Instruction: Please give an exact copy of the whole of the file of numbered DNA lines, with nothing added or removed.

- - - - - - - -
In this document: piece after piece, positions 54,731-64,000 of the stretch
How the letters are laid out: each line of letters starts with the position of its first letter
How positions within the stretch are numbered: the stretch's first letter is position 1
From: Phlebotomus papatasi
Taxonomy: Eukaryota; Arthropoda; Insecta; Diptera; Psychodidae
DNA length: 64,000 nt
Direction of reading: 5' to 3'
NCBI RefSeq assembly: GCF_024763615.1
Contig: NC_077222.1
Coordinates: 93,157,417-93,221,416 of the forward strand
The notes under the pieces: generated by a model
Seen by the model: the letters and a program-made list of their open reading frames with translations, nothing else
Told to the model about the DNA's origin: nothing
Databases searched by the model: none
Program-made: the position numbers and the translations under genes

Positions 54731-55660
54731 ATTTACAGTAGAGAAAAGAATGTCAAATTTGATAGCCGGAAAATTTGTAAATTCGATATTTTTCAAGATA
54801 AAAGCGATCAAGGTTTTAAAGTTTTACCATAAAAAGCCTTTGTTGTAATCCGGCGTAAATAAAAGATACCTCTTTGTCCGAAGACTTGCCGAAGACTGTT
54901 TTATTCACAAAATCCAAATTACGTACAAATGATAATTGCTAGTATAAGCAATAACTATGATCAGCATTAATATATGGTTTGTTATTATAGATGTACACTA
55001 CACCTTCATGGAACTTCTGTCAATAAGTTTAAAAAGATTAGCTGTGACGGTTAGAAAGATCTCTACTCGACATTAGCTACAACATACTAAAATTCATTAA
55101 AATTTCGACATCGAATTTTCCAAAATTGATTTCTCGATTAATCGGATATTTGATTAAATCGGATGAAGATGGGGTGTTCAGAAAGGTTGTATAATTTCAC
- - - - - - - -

In this document: piece after piece, positions 54,731-64,000 of the stretch
How the letters are laid out: each line of letters starts with the position of its first letter
How positions within the stretch are numbered: the stretch's first letter is position 1
From: Phlebotomus papatasi
Taxonomy: Eukaryota; Arthropoda; Insecta; Diptera; Psychodidae
DNA length: 64,000 nt
Direction of reading: 5' to 3'
NCBI RefSeq assembly: GCF_024763615.1
Contig: NC_077222.1
Coordinates: 93,157,417-93,221,416 of the forward strand
The notes under the pieces: generated by a model
Seen by the model: the letters and a program-made list of their open reading frames with translations, nothing else
Told to the model about the DNA's origin: nothing
Databases searched by the model: none
Program-made: the position numbers and the translations under genes

Positions 54731-55660
54731 ATTTACAGTAGAGAAAAGAATGTCAAATTTGATAGCCGGAAAATTTGTAAATTCGATATTTTTCAAGATA
54801 AAAGCGATCAAGGTTTTAAAGTTTTACCATAAAAAGCCTTTGTTGTAATCCGGCGTAAATAAAAGATACCTCTTTGTCCGAAGACTTGCCGAAGACTGTT
54901 TTATTCACAAAATCCAAATTACGTACAAATGATAATTGCTAGTATAAGCAATAACTATGATCAGCATTAATATATGGTTTGTTATTATAGATGTACACTA
55001 CACCTTCATGGAACTTCTGTCAATAAGTTTAAAAAGATTAGCTGTGACGGTTAGAAAGATCTCTACTCGACATTAGCTACAACATACTAAAATTCATTAA
55101 AATTTCGACATCGAATTTTCCAAAATTGATTTCTCGATTAATCGGATATTTGATTAAATCGGATGAAGATGGGGTGTTCAGAAAGGTTGTATAATTTCAC